Sunday, October 4, 2015

Wangerin's pastoring

I just finished Everlasting is the Past by Walter Wangerin and found that I had heard his voice: the voice of a pastor. He pastored me through his struggles, honesty, stories, and no preaching. Just his life.  

Now I am reading his blog called Between Us.This story is in his book and here it is on his blog:   Fishing , My Friend and I . He remembers his friend Arthur Bias ( who I bet got teased for his last name) who was a cop in the 1940's , 50's , and 60's. I heard my son, who is a cop. say almost these same words ( heard on a text) how much he loves rainy days and sleeping in on his day off and watching movies and he said in those words, Walt's words: 

Thanked God for lazy afternoons.

and this: 
Old man, I miss the benediction of your presence, your life constructed of common things. You desired no more than that. Ah but you were more than contented: You were kind.

and this: 
You took the tough job and turned it to kindness. 

and this: 
Therefore, an afternoon at the edge of a sleepy water was no less than Eden prepared by God especially for you. And for me, whom you invited along in easy company.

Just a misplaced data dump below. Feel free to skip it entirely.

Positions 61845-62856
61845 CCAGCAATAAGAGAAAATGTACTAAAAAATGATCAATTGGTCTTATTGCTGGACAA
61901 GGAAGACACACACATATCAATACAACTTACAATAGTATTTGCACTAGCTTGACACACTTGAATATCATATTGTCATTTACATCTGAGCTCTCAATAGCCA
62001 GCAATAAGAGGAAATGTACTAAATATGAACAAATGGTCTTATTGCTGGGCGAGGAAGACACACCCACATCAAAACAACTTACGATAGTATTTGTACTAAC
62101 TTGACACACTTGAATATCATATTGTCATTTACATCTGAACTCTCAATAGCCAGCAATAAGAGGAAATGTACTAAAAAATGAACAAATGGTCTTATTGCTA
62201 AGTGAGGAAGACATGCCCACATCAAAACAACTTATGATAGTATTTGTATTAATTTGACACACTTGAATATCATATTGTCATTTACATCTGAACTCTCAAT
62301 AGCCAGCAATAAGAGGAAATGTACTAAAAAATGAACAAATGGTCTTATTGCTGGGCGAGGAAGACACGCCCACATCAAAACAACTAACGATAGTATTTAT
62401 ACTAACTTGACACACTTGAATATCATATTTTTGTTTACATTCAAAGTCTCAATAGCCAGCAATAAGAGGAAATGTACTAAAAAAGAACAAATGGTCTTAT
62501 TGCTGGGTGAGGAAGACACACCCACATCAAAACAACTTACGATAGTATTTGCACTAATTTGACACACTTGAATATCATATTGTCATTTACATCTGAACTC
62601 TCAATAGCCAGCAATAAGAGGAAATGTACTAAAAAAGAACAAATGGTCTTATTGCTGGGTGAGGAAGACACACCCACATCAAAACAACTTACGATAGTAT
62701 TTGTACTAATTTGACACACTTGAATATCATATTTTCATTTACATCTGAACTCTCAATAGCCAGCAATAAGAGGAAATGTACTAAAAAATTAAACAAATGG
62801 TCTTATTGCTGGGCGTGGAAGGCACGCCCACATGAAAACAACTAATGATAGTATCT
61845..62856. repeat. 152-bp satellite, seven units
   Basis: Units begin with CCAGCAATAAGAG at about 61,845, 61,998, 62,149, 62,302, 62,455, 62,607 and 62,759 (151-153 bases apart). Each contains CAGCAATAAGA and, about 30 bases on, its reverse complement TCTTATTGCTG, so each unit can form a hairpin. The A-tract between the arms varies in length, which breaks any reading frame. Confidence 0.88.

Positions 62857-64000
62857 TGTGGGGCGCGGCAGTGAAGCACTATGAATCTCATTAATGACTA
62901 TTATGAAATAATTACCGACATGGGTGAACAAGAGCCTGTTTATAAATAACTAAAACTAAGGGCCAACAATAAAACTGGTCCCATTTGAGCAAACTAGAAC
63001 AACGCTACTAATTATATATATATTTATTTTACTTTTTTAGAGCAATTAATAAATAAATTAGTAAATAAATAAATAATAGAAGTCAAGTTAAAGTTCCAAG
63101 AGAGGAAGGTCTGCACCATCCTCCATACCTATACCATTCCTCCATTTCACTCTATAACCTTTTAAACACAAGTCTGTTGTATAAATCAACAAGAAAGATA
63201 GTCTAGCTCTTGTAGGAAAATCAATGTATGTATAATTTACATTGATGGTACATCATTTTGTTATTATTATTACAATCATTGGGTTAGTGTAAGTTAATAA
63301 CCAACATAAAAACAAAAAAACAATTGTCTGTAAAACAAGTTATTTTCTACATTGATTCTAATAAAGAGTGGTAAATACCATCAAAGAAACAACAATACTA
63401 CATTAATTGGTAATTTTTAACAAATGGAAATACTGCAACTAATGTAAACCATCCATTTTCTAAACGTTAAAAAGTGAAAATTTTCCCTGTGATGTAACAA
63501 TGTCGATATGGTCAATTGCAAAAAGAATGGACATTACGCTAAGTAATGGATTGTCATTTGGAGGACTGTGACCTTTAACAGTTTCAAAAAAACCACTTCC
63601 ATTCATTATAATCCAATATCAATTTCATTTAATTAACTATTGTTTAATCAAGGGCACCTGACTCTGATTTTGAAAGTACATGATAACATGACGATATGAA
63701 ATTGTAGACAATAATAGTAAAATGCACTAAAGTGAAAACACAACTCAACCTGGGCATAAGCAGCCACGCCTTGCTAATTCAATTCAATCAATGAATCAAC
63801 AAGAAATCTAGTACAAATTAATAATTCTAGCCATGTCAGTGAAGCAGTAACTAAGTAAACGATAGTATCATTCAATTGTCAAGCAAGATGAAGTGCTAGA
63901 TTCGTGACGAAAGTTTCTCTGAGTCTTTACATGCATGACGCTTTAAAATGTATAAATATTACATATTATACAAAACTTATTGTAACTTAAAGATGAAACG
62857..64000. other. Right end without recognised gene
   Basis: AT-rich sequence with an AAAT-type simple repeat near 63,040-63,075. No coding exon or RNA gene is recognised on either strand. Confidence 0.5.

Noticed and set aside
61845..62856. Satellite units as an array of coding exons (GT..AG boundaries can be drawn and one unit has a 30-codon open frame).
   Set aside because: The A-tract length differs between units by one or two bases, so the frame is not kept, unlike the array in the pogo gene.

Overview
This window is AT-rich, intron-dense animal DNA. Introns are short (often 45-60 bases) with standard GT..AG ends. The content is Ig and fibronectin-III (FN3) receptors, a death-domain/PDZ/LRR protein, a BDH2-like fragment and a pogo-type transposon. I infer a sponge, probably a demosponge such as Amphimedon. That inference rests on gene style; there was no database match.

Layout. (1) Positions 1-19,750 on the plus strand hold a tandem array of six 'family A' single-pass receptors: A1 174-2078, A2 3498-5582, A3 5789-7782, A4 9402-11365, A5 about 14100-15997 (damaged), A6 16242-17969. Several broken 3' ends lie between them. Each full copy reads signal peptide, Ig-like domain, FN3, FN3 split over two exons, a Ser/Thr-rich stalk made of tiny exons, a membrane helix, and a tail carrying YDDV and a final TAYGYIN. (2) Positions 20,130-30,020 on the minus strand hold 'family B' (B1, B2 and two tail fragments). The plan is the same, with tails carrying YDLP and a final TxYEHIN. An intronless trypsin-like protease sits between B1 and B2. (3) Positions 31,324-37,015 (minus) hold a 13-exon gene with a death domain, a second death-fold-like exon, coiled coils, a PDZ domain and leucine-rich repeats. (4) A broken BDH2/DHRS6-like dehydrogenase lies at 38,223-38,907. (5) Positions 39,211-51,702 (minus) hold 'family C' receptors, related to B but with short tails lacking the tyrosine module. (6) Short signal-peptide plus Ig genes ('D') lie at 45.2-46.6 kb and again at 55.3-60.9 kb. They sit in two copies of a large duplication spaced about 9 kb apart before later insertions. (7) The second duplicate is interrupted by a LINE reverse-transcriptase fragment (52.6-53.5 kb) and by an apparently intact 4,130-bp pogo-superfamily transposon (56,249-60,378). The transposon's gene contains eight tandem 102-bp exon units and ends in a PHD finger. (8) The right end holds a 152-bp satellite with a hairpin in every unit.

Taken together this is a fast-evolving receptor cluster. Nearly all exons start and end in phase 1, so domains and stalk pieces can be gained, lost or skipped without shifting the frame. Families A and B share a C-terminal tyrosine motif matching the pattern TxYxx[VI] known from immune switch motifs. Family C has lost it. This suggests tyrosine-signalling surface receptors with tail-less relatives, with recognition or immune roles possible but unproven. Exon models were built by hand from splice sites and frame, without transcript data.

and these good questions:
I miss the unspoken conviction that people, despite their differences, are worthy of honor and latitude, if not of downright affection. I miss a lawman given to mercy. I miss the perfect assurance that fishing’s enough, that this after-noon’s sunlight is surely enough. And I wonder what caused the change among us. What did you take away? What did your whole generation take away with you when you died?

great words: 
Oh, Arthur, maybe the world has not changed. Maybe you were, in your ordinariness, extraordinary—a cop who caused harmony! A friend who, in fishing, hooked God at the heart. A man of strength and love together. A man of law but not of condemnation. Law does not require condemnation, does it?
But grace requires kindness, doesn’t it?

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